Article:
I agree, buy a touring kayak now and take your time finding a good deal on a used whitewater boat.
You will find a great deal on a WW boat quick enough. There are not nearly as expensive as touring boats to begin with, and so many people do whitewater for a summer or two and give it up. I did.
One big reason for that is that you can talk a new girlfriend into touring much easier than whitewater. I don’t know your situtation, but this could also happen to you, so maybe you do not want to invest too much in the WW boat…
To begin with I’d go with a more stable
kayak, then progress up to a seakayak for more open water paddling.
Drops down straight
then turns port or starboard with foot pedals.
The voyager does have a rudder, which, of course, you would not use in a river. So, you are cruising along and come to this class III drop. Your rudder is up (high on top of the stern) and you paddle on. But you miss your line a bit, or lean upsteam, or a dozen different things and there you are upside down amongst rocks in strong current. How long do you think your rudder is going to last? And it is not IF but WHEN you flip. The same is true for the Stealth which has a top mounted skeg. Consider, in addition, what your real skills are. I don’t know you and so can’t answer. But unless you are really comfortable with class III whitewater you shouldn’t take a clumsy boat down any class III rapid. By comfortable, I mean you can boat scout any class III rapid. One option for you is to get a used whitewater boat (Wavesport X would be a good choice) in the $300 range. You can then get, say a 16 ft. used plastic touring boat. There is lots of very acceptable stuff available. Later on you can emulate most of the rest of us and fill your garage with boats.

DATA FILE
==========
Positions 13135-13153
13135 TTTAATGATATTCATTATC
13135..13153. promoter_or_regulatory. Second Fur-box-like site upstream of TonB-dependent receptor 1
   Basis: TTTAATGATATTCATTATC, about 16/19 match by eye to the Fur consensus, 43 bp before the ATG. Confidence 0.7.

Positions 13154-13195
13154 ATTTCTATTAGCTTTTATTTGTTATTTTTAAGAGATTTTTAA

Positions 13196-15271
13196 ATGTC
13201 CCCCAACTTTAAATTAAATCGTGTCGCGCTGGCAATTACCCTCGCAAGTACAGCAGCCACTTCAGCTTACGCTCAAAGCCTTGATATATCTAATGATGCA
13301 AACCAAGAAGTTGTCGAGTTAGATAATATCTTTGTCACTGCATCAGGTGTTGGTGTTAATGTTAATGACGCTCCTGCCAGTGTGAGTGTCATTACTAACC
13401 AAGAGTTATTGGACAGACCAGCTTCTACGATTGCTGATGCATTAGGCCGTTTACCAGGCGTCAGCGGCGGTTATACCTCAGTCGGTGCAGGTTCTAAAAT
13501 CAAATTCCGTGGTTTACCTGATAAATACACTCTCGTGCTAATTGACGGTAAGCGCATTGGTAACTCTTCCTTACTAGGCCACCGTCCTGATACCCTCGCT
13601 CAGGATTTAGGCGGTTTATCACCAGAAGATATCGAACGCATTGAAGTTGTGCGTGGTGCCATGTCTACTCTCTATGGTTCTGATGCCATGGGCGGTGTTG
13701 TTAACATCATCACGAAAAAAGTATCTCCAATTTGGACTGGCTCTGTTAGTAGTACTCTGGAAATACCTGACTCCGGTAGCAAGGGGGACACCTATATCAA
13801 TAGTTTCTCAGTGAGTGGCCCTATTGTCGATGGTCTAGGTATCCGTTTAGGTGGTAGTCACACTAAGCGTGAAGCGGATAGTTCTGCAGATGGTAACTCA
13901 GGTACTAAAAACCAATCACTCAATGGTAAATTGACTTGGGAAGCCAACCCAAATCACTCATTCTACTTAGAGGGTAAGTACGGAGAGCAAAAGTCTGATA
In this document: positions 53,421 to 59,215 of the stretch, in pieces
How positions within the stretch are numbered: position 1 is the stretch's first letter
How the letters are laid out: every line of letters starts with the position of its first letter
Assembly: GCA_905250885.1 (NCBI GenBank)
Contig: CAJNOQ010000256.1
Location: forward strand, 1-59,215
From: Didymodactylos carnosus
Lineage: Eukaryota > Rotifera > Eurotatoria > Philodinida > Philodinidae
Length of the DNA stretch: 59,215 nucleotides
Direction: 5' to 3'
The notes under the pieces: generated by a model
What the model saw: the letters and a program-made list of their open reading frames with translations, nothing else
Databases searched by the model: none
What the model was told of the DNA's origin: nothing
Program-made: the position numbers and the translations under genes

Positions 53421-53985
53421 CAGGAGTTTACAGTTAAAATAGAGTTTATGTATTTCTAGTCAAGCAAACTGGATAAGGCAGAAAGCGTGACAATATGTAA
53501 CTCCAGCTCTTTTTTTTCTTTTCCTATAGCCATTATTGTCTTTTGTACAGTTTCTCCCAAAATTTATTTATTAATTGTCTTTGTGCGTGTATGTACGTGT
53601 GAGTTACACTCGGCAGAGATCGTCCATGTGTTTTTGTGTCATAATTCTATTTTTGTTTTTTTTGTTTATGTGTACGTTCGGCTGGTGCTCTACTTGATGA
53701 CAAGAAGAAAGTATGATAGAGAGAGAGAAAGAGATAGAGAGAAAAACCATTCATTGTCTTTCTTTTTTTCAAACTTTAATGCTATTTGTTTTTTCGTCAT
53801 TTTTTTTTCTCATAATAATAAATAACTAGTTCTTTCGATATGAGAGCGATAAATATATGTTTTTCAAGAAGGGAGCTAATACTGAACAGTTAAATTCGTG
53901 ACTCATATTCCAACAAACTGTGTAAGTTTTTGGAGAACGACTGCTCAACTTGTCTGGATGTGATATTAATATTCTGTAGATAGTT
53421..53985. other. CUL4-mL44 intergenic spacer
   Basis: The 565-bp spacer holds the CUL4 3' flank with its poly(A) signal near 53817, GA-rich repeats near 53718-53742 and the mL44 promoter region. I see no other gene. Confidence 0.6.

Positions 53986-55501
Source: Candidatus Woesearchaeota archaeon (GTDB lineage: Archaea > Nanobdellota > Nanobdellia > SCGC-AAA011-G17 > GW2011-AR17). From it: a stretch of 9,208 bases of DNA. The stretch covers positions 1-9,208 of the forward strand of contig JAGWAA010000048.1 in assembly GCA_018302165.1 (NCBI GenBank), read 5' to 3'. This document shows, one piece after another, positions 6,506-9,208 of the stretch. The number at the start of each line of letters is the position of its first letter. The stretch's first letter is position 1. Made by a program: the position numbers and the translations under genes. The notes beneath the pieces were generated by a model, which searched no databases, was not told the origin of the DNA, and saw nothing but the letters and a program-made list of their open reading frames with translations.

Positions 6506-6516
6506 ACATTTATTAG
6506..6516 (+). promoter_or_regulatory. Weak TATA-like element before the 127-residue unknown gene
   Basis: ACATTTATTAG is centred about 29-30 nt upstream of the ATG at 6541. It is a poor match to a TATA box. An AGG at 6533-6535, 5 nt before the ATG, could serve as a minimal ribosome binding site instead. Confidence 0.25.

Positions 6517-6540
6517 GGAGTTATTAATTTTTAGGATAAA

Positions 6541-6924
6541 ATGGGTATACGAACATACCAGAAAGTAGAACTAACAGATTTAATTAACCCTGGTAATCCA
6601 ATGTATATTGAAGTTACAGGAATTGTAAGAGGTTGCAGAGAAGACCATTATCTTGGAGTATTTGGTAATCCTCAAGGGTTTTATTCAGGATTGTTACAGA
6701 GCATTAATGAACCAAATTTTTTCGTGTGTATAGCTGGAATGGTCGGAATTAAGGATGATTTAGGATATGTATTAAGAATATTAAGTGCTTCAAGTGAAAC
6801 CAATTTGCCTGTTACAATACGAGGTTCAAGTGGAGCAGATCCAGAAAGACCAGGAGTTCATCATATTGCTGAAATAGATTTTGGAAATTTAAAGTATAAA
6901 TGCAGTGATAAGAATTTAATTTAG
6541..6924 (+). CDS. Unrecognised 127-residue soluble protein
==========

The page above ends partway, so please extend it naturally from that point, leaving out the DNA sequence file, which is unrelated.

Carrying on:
Ot sport X-Wave
This boat is 12.3’ I have used mine in class II river running, and it is a good touring boat too. It eats up high seas,(Thats 5’for me) but still make it around most turns in rivers. The rudder for about 150.00 was a nice add on.
If you paddled K-1’s than most touring kayaks once you get used to paddling again are going to seem heavy and slow. there is no good middle of the road river/touring kayak. but one I was considering at one point was the Nelo Razor, which is a modified training K1, that has excellent speed on lakes (6-8 mph), and could be used in a river because of its 17’ length,especially class 2, which is not that squirrley. The nelo has more volume in the bow than most trainer k1’s so it can handle a few waves. The downside is it has little or no rocker, so it will not handle 2-3 waves so well. the upside is its fast, weighs 30 lbs, and is easy to cartop.
the voyager can come with a rudder OR a skeg. I bought mine with a skeg and I’ve never used it. It is easily removed. The voyager handles class 1 and 2 very nicely. The lower end of class 3 might be the upper limit (i wouldn’t know yet). It is perfect for a nice class 1-2 camping trip. Tons of storage for gear. Stable as heck, but yet it sports enough rocker to manuever too. No crossover can do it all great, but in this case - it can do both good enough for me. If i ever get serious about whitewater, I wouldn’t hesitate to get a real white water boat.